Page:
Columbia University’s Cranes Claw Out Brainy, Bland Lab: Review

Northwest Corner Building
The Northwest Corner Building, near completion at Columbia University. The recess at the bottom of the building links the campus courtyards with neighbors to the north, including the university's expanded campus in Manhattanville. Photographer: Michael Moran/Columbia University via Bloomberg

On a frigid morning, I walked through Manhattanville, a 17-acre tract at the western edge of Harlem, pausing to watch a crane clawing at the skeletal remains of a parking garage.

These blocks of lumpy warehouses and worn gas stations under elevated road and rail structures slope toward the Hudson River. This area, which stretches from Broadway and 125th street to 12th Avenue and 133rd Street, will become a 6.7-million square foot satellite campus for Columbia University.

“Manhattanville is the release of Columbia’s pent-up potential,” Columbia president Lee Bollinger said in a recent conversation in his dark-paneled study.

Columbia, the densest of the Ivy League campuses, has been able to grow little on its Morningside Heights campus for more than 40 years. Bollinger said the expansion, five blocks north, permits “us to redefine the intellectual directions of the institution.”

Plans call for lining 125th Street, Harlem’s main street, with an academic conference center, a performing-arts building and a new home for Columbia’s School of International and Public Affairs.

Science Center

The university can’t finance those buildings yet. Instead, a block-long site on W. 129th Street is being cleared for Columbia’s first building in the area: the Jerome L. Greene Science Center, designed by the ubiquitous Renzo Piano. Greene, a prominent New York lawyer and real-estate investor, gave $250 million to the project.

The center, which will open in 2016 or 2017, intends to scramble disciplines to collaborate on research of mind-boggling complexity.

“We’re creating a unique venue to understand the problems of the brain and mind,” said Thomas M. Jessell, a professor in the departments of neuroscience, biochemistry, and molecular biophysics. He’s worked closely on the design.

“Technical advances depend on engineering, chemistry, physics, computer science, applied mathematics, and statistics, as well as psychology,” he said. “We’ll study the basis of consciousness and free will, as well as psychological and neurological disease.”

But the renderings I saw at Columbia’s project office fall short of suggesting the energy this idea factory hopes to unleash.

Close Encounters

Piano has wrapped seven tall lab levels in sheer layers of glass. This could be an office building anywhere.

When I spoke to Jessell, he said that throwing such diverse disciplines together will only pay off if researchers discover answers in unplanned encounters.

Perhaps the deep exterior recesses that open into nicely daylit two-level lounges linked by stairs will indeed generate serendipitous encounters. I fear that the isolation of the lab will prove more alluring than the bland meeting places.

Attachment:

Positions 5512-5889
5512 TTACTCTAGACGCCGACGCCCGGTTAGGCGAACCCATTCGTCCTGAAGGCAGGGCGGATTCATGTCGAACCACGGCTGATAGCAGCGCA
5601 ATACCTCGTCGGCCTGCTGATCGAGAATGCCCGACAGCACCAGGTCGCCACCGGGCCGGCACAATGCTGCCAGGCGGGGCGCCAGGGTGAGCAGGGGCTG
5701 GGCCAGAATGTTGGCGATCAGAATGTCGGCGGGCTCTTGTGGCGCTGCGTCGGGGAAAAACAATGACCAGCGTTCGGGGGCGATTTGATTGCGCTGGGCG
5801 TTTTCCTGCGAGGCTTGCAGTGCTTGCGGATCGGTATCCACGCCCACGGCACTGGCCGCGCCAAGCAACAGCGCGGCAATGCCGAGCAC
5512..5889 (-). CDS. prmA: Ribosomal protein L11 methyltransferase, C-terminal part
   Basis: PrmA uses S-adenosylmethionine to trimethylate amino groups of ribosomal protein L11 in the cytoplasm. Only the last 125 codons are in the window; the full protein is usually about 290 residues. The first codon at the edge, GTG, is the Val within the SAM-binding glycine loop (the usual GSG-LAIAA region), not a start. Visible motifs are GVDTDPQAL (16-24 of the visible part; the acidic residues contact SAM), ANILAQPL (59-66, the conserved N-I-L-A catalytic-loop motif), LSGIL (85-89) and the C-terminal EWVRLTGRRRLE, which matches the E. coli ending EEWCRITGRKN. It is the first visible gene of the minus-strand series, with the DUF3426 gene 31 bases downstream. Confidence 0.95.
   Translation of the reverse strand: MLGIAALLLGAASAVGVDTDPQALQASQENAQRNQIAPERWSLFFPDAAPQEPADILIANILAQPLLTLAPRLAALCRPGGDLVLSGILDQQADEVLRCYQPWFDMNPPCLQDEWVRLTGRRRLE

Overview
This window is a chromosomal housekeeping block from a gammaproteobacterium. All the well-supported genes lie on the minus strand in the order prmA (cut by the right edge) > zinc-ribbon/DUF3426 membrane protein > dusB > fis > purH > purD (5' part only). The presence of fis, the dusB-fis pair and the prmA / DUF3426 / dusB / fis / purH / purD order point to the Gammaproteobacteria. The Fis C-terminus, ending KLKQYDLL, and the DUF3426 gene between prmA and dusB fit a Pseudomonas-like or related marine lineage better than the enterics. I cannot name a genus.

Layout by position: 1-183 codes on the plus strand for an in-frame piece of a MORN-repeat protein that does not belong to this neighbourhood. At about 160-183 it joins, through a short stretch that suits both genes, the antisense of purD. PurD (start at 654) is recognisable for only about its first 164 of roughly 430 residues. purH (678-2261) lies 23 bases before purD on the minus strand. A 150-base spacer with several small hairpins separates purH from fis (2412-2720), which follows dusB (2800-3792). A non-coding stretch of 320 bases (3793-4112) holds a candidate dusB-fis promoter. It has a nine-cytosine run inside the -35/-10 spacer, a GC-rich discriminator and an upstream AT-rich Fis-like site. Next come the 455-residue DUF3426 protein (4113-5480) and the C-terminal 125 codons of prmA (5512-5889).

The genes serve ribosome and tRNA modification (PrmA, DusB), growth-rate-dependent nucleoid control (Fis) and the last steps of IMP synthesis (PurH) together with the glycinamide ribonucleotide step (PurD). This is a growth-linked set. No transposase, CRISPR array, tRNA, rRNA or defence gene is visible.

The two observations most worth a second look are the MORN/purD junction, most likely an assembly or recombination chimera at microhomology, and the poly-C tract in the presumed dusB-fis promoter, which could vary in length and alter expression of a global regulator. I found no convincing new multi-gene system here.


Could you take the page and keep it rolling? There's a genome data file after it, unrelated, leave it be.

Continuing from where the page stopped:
Piano stops the glass walls above the tall first floor to reveal what he has called an “urban layer,” which is a fancy way of saying a mix of stores and community-oriented facilities ranged along the street.

A clinic will serve the neighborhood, and an educational center will publicly exhibit the causes and cures of mind and brain maladies.

That “urban layer” doesn’t really address Columbia’s long, rocky relationship with the folks who already live and work in Manhattanville, though their number is decreasing.

Eminent Domain

Local activists fought Columbia’s expansion for years only to lose in December after several appeals. They fear rising home prices and commercial rents in an area that still has long-established businesses that restore furniture or fix auto bodies.

That a state agency may use eminent domain on Columbia’s behalf is not sweetening relations.

Piano’s attempt to invite neighbors in is laudable but tentative. The life of the building should flow into the new streets and squares that Columbia has planned.

And why doesn’t the building riff on the area’s industrial energy, like the elegant arches holding up Riverside Drive that runs overhead?

Perhaps a better sense of community will be achieved by the teams that designed the justly celebrated High Line Park: Diller Scofidio + Renfro and James Corner Field Operations, the landscape architecture firm. The architects have started designing two buildings for Columbia Business School that will cost as much as $500 million. They beat out competing designs by New York architect Steven Holl, the Amsterdam firm UN Studio, and the Tokyo firm SANAA.

School of Business

Just north of the Greene science center, where today an auto-body shop spills into the street, the business school will bookend a new public square by Corner that will be the heart of the new campus.

Elizabeth Diller once described how her design let the disguised Alice Tully Hall at Lincoln Center do “an architectural strip tease.” She wanted people to find it irresistible.

Columbia could use some of that pizzazz.

(James S. Russell writes on architecture for Muse, the arts and culture section of Bloomberg News. In May, Island Press will publish his book, “The Agile City.” The opinions expressed are his own.)

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